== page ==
Even as hospitals and doctors are giving gas to their system-formation efforts, communities are crying, "Hit the brakes!"
That means integrated delivery systems better show they can perform in 1997 or they will appear increasingly inadequate to meet community and financial pressures.
Community scrutiny of systems, which was growing in 1996, will intensify.
For example, December brought a surprising lawsuit in Florida in which a private hospital essentially was asked to justify its merger plans. In the suit, Florida Attorney General Bob Butterworth demanded Boca Raton (Fla.) Community Hospital show how the deal meets the wishes of hospital donors.
Elsewhere, citizens are alert for trouble at existing systems. Three class-action suits have been filed against Marshfield (Wis.) Clinic that accuse the 450-physician clinic of overcharging consumers. The suits came after a court found the clinic had violated antitrust laws.
The trend seems to be toward increased questions about the value of integration, and 1997 promises to be the year communities ask of all hospital integration, "What's in it for us?"
Financial pressures are mounting, too.
Profits are slipping at HMOs, which are supposed to save America from spiraling healthcare costs. Only 61% of HMOs reported operating profits in 1995, down from 88% in 1994, mainly because of increased medical costs, according to InterStudy, a Minneapolis-based managed-care research firm.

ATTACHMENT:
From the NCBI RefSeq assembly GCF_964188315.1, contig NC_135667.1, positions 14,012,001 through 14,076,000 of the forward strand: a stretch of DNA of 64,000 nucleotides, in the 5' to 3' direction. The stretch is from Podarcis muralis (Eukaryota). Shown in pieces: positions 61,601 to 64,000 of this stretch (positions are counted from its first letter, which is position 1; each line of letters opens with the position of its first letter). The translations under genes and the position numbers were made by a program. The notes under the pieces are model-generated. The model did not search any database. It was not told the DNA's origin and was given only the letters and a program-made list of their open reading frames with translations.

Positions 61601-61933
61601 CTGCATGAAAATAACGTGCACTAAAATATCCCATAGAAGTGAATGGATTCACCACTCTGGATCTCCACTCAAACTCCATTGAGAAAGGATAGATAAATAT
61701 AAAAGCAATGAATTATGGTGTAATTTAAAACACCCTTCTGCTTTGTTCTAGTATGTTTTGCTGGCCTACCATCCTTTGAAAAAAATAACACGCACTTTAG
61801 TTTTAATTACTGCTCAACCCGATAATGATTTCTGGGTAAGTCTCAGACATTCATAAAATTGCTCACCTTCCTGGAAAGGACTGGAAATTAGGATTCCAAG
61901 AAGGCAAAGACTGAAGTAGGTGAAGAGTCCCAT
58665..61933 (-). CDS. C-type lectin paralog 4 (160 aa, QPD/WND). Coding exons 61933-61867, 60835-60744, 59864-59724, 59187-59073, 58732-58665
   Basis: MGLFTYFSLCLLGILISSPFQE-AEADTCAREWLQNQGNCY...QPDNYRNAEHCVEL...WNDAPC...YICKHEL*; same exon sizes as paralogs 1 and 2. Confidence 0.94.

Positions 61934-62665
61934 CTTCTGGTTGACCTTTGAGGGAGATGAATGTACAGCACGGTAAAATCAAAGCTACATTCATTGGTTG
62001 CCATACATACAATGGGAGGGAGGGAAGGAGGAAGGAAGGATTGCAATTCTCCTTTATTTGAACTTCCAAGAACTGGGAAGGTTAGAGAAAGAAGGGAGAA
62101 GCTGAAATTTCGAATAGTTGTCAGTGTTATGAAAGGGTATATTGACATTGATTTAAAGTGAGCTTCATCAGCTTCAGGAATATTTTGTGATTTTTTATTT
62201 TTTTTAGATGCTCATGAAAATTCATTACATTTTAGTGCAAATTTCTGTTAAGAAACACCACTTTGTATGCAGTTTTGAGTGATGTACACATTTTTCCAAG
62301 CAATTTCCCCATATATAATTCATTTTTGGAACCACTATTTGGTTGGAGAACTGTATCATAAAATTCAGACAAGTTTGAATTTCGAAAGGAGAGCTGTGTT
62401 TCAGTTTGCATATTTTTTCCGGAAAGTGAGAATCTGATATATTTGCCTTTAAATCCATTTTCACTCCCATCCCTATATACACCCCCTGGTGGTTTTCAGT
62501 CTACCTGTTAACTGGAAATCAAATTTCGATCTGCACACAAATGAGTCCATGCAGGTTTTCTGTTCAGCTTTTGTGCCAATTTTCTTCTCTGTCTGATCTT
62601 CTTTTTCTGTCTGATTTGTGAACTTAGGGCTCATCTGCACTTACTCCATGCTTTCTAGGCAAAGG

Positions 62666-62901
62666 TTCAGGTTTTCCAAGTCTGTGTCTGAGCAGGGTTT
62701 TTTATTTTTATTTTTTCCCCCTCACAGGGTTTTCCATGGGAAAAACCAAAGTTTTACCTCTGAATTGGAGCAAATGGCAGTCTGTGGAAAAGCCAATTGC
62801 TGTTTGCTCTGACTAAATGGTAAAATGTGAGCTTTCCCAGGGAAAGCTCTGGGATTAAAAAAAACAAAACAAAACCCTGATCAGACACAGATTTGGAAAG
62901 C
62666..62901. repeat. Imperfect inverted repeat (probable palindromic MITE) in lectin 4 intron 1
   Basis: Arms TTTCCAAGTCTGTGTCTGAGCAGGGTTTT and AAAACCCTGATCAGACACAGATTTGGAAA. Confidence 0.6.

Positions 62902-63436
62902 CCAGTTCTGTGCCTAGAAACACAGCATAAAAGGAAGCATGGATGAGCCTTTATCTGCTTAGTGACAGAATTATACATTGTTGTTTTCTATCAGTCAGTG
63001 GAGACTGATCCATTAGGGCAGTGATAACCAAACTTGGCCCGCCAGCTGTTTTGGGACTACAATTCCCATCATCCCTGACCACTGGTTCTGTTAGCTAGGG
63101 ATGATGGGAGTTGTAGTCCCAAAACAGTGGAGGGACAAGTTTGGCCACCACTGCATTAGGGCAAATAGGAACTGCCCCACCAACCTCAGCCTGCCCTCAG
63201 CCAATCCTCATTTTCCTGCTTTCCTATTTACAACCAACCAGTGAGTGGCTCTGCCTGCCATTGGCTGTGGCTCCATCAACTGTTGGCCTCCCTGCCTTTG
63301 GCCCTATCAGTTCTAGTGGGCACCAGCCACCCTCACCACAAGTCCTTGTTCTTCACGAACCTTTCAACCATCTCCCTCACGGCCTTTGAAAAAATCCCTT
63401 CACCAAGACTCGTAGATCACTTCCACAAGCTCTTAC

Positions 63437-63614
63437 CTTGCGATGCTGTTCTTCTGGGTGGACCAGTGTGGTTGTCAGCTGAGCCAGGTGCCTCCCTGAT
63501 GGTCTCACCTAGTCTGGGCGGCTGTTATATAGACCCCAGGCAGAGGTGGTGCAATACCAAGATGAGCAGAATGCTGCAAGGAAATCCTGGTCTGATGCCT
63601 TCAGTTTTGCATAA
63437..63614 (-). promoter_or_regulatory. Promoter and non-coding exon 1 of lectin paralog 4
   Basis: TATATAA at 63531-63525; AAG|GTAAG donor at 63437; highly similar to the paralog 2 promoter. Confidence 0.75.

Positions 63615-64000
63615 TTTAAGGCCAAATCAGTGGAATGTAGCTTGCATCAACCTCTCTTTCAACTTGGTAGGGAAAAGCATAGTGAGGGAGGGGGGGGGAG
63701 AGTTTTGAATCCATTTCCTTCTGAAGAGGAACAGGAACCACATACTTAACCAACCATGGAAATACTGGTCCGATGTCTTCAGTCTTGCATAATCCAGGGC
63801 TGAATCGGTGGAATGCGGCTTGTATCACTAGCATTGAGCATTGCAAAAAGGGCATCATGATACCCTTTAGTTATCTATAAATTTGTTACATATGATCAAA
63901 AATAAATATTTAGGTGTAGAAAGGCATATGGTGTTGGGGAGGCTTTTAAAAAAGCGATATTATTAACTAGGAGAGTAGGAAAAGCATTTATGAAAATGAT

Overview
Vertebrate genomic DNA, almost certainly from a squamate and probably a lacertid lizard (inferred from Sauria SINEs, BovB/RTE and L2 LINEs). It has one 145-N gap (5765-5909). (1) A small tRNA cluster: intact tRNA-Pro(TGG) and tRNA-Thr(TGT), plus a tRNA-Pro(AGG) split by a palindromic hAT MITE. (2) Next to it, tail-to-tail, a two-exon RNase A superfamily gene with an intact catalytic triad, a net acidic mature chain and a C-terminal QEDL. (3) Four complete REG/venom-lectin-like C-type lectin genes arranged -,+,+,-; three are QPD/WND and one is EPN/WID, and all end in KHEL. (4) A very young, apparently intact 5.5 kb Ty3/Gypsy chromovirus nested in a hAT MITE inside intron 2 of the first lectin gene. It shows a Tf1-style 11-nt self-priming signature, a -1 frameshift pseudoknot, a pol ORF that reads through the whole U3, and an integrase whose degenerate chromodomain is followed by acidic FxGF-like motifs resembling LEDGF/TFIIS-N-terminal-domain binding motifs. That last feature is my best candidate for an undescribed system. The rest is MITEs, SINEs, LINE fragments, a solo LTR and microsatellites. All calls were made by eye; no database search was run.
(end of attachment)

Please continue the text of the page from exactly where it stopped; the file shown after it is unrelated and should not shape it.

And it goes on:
As a result, providers can't escape rate-reduction pressures from HMOs.
The Twin Cities often are touted as the place that's gotten healthcare right, but integrated healthcare is struggling there.
Allina Health System, which pooled a giant HMO and provider network under one company in a highly praised and widely watched merger, said it had "a difficult year" in 1996. It's now locked in a battle with Blue Cross and Blue Shield of Minnesota, which wants a rate reduction. And it plans to reduce system overhead by 15%, or $37 million, next year.
If Allina Executive Officer Gordon Sprenger-who's also American Hospital Association chairman-can't make integrated healthcare work, who can?
And if you thought 1996 was nasty, get ready for the mean season of 1997. All signs point to more open feuding between health plans and systems as they strive to perfect integrated healthcare.
Dirty advertising already is on the rise as organizations scratch and claw at each other. Criticism of for-profit healthcare likely will grow louder, too, partly because not-for-profit systems will want to use their tax status as a marketing edge.